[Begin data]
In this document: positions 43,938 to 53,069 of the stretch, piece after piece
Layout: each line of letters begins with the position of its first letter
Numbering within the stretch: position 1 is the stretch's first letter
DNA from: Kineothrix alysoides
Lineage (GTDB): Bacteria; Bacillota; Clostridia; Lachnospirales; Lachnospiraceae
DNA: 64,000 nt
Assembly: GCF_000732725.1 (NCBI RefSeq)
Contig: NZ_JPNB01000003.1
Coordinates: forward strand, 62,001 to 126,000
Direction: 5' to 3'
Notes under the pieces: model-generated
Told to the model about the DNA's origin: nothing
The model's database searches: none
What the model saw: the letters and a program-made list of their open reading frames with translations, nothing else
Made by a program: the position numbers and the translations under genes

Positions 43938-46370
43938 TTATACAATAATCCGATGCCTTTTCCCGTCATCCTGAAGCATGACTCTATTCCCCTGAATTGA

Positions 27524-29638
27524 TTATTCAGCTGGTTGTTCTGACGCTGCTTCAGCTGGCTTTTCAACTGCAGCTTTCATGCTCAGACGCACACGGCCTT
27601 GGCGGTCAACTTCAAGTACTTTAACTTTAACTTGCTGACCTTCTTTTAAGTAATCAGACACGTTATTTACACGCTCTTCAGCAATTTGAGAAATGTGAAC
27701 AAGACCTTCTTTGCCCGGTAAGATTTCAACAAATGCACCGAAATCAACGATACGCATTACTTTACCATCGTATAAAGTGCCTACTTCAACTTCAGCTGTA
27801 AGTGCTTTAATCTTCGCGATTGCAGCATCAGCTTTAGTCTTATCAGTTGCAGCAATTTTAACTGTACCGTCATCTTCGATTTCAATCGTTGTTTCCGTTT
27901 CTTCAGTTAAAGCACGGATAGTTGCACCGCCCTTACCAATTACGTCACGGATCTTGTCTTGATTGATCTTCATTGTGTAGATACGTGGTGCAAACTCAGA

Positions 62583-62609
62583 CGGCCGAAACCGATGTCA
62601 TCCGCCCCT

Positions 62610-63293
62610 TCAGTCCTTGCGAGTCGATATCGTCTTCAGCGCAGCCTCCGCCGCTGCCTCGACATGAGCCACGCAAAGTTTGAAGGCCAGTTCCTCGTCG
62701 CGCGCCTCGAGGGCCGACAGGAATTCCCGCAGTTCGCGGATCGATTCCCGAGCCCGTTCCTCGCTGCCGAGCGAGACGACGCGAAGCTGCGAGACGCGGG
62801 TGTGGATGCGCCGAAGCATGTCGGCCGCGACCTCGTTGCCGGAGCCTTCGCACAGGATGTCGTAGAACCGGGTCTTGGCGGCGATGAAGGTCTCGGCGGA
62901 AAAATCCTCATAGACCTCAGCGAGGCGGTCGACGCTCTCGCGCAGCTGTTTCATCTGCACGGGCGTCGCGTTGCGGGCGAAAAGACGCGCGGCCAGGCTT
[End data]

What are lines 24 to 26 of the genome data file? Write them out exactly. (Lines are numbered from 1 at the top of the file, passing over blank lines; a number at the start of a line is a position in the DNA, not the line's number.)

Positions 62583-62609
62583 CGGCCGAAACCGATGTCA
62601 TCCGCCCCT